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Chapter 6. The Parts of Thinking > Understanding Implications

Understanding Implications

Among the most important skills of critical thinking is the ability to distinguish between what a statement or situation actually implies and what people may merely (and wrongly) infer from it. An inference, again, is a step of the mind that results in a conclusion. For example, if the sun rises, we can infer that it is morning. Critical thinkers try to monitor their thinking so they infer only that which is implied in a situation—no more, no less. If I feel ill and go to the doctor for a diagnosis, I want the doctor to infer exactly what my symptoms imply. For example, I do not want her to infer that I simply have a cold requiring no medication when in fact I have a bacterial infection requiring antibiotics. My symptoms imply that I have a certain illness, which in turn implies a certain course of treatment. I want the doctor to accurately infer what my illness is, then accurately infer the proper treatment for it.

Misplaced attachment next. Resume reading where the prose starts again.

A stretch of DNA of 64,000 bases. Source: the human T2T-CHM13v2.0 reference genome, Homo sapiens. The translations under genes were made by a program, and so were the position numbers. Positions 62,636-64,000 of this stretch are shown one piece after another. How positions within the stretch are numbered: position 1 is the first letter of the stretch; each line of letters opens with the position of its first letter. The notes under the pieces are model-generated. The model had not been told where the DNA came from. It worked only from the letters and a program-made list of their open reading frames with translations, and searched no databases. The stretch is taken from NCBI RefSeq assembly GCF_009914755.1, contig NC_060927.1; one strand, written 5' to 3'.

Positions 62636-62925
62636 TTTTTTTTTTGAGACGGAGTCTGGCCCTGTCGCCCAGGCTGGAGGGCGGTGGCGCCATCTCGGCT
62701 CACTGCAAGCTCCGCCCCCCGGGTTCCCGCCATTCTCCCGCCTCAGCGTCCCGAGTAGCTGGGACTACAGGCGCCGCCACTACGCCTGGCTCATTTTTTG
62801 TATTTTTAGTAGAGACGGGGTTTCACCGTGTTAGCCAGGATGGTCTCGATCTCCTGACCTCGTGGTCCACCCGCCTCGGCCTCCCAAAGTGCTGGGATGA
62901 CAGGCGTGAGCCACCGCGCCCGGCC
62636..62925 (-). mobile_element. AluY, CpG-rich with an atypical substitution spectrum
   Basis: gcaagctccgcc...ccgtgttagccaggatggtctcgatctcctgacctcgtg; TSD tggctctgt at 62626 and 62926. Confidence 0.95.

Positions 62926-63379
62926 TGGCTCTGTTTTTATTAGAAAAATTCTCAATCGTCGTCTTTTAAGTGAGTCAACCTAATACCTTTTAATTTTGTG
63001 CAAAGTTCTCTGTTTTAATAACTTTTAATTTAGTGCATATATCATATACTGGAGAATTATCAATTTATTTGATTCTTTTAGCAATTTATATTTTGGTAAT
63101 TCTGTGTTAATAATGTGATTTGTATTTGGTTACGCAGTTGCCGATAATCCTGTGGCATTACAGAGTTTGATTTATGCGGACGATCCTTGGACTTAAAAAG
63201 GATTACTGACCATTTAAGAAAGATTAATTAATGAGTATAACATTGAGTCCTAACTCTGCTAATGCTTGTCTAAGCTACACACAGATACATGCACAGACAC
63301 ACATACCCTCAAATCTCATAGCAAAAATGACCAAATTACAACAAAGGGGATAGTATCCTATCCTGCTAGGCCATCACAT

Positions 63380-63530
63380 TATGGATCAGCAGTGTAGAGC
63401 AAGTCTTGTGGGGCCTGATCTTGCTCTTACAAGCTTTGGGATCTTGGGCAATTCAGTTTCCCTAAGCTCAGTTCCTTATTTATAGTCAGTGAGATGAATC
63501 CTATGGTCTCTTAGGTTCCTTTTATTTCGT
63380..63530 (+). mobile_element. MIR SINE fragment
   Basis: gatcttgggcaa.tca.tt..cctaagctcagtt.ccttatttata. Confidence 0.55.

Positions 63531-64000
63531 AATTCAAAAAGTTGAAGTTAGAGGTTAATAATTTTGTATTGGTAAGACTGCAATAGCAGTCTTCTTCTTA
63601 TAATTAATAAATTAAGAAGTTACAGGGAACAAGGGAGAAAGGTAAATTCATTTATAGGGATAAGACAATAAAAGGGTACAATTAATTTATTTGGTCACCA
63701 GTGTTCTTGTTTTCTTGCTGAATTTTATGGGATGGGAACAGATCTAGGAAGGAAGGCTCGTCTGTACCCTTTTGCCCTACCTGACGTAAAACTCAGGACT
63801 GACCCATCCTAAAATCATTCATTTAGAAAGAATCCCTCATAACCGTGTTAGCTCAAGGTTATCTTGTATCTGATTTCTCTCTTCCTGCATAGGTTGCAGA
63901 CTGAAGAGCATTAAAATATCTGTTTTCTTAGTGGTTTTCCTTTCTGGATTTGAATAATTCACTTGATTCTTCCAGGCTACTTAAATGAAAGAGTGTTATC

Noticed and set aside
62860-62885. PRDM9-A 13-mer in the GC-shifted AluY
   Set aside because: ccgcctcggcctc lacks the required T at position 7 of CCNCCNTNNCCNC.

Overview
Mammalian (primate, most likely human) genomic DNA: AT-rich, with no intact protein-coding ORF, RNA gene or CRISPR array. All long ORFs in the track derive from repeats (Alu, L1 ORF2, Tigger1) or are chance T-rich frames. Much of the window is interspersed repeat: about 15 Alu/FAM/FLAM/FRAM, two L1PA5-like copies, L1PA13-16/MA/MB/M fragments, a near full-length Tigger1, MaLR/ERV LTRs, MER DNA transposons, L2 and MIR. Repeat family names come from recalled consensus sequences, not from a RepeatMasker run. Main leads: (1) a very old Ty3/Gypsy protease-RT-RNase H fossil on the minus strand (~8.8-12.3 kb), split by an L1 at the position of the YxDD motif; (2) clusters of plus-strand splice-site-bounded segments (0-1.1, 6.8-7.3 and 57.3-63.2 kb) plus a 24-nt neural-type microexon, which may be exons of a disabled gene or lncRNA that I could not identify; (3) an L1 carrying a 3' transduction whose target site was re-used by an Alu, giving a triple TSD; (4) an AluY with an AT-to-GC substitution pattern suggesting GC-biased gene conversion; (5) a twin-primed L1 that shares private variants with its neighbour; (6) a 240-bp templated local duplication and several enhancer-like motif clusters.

It is often the case that, in thinking, people fail to think successfully through the implications of a situation. They fail to think through the implications of a problem or decision. As a result, negative consequences often follow.


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